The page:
Dive into the features you want to see

Abortion alcohol alcohol free america Art artist spotlight awards beer Belfast best best looking Best New Music booze Brexit British Cannabis cbd Cheese chocolate Christmas climate change closure Coffee collaboration College Green Comedy cooking counter culture counterculture Cover Story Covid Culture DC Films Derelict Ireland Direct Provision Drink drug Drugs Dublin Dublin City Council Dublin International Film Festival easter Entertainment Environment equality Fashion feature feminism Festival Film First Listen Food gaeilge Gaming General News gift gifts Gigs Graphic Design guinness harm reduction Harry Styles healthcare Heaters Heatwave heist Hennessy Homelessness Housing HSE ice cream Identity instagram Interview introduction to ireland Irish Irish coffee Irish News irishmade justice Justice League Kanye West launch Leonardo DiCaprio LGBTQ+ List Lists Literature Living Hell Lockdown Index Made by District Made in Ireland magdalene laundries meme Mental Health menu merch metoo Michelin mural Music narolane new menu New Music News nightclub nom non-binary nphet One of everything Openers opening openings Opinion Pairing pancakes Photography Pints Podcasts Politics pop up pop ups potatoes Premiere presents Pride queer Ray Fisher reservations Restaurants restrictions rugby Science Shebeen Shite Talk shitetalk signature dish Skateboarding small batch Social Media soup Space Subset sustainability tacos Taxis Technology Television The Big Grill theatre Thumbstopper tiktok To Be Irish Top 10 Tracks Top Ten Tracks Traffic Trans rights Transport Travellers trends TV Ukraine Ultimate Food Guide vegan Visual Art vodka Weed where to eat whiskey wine Women's rights Workman's youtube
Entertainment / March 8, 2021

I watched the Biggie documentary and you should too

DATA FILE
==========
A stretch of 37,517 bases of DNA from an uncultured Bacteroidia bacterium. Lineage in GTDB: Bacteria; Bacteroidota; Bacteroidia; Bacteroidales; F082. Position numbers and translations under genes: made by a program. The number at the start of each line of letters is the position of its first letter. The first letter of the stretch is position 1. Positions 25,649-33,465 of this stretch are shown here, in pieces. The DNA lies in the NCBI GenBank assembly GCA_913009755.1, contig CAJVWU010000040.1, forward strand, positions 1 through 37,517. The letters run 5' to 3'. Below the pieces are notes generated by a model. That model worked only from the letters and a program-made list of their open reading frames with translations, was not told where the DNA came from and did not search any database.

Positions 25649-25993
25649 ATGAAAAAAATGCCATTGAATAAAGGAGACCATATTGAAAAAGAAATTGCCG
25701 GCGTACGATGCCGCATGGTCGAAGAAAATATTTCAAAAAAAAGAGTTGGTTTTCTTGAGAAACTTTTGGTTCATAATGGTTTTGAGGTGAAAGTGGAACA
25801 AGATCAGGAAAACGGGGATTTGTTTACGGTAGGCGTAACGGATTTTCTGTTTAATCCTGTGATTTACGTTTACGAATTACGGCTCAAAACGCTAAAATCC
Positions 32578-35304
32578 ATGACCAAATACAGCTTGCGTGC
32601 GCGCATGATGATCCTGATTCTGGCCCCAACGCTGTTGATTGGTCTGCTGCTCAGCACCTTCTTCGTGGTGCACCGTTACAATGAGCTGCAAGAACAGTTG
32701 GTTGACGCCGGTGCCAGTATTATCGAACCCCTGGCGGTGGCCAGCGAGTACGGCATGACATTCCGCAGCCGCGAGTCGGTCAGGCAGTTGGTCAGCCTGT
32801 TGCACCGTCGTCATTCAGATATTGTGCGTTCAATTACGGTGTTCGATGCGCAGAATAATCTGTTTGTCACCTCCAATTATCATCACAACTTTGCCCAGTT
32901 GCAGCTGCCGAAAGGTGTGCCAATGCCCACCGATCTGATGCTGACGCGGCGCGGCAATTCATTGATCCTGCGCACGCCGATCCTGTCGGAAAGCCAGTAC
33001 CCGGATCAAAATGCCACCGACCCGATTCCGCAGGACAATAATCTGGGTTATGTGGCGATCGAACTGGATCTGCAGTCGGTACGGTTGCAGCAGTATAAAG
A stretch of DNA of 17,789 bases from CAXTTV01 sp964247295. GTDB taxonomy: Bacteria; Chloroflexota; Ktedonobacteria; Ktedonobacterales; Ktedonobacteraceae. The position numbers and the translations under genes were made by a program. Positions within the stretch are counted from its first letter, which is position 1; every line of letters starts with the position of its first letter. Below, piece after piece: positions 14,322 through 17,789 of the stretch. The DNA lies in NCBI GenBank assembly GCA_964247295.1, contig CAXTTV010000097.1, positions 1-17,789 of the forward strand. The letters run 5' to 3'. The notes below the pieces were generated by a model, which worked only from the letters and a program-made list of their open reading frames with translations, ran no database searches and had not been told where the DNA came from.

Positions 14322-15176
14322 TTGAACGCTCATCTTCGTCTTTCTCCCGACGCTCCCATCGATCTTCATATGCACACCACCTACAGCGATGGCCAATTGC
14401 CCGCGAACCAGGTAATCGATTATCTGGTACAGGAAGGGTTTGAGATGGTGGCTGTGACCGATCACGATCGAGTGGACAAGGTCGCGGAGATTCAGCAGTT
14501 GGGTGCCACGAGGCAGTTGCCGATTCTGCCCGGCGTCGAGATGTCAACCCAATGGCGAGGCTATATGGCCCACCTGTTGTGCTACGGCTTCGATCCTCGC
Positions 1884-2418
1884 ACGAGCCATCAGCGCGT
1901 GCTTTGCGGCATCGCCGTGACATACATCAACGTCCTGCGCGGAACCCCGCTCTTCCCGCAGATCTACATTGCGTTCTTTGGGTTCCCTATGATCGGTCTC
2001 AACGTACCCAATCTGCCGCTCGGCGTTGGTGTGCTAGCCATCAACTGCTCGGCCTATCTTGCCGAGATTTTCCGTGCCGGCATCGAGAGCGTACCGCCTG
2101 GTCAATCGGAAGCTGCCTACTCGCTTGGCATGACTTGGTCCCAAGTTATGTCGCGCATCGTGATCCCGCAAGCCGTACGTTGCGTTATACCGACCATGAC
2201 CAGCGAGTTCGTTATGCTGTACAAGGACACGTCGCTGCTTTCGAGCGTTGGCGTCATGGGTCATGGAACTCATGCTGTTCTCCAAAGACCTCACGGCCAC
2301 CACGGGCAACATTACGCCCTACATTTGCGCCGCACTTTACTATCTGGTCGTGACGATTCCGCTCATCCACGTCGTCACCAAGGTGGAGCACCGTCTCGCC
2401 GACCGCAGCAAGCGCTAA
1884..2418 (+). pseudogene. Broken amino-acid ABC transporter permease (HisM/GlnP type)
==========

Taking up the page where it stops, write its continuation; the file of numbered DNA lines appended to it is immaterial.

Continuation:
Entertainment / March 8, 2021

I watched the Biggie documentary and you should too

By Emily Mullen

The new Netflix documentary documents Christopher Wallace’s origins and the meteoric rise of Notorious BIG. As told by his family, friends, mentors, and allies, the people who decades on miss him most.


What’s the gist: Biggie: I Got a Story to Tell is a heartfelt biopic about how Christopher Wallace became Notorious BIG. It’s a worts and all documentary, which charts his motivations, his intellect, his vulnerabilities, and gives an unabashed view of what drove him. With a touch of social commentary and a dollop of rap history, you get to know Biggie through the people who knew him best. At its core, it’s very much a “Netflix” Netflix documentary. The flow of the narrative, the use of footage, and the hint towards ambiguity at the end, all feel like the familiar Netflix formula. In terms of material, it’s a mix of old hand recorded performances, titbits from Junior M.A.F.I.A.’s antics, old interviews (with a heavy reliance on his final interview), photos from his family archives alongside recent interviews with his friends and family- some shot in unusual locations like resource centers and stores- other’s in on sight locations.

Where can you watch it: Netflix

Where and when is it set: Mostly set in Brooklyn, with an obvious focus given to Bed-Stuy’s Fulton Street. The birthplace of his mother and the home of his uncle and grandmother in Jamaica features. His doomed trip to California is also briefly covered. It tracks Wallace’s childhood in the 1980s, through to his fame as Notorious BIG in the 1990s right up to modern-day with interviews with his nearest and dearest.

Who worked on it: Filmmaker Emmett Malloy partnered with Biggie’s estate manager Wayne Barrow and his mother Voletta Wallace on the film.

Christopher Wallace
Christopher Wallace Estate


Who’s involved: Probably one of the most intimate pictures of Biggie that you are likely to get, Molloy’s partnership with Voletta gave the production unrivaled access to the people closest to the rapper. His closest family were interviewed, including Voletta herself, Biggie’s grandmother, his uncle, and his wife. His oldest friends, mentor saxophonist Donald Harrison, members of Junior M.A.F.I.A., his manager, and several people who worked indirectly or directly with him in the music business, were all interviewed.

Why should we watch it: It would be hard to find a more personalized account of Biggie’s life. We are all familiar with the rough origin story of BIG but this documentary holds some nuggets that even seasoned fans wouldn’t have seen or heard.

Highlights are: Biggie’s mother Voletta’s one-liners and the range of emotions she still feels about her son. Her account of throwing what she thought were “hard” mashed potatoes that were drying in her Fulton Street home into the bin- and her reaction when she heard they were actually crack- was particularly poignant and darkly funny.

Elsewhere on District: 9 empowering female characters that changed our TV screens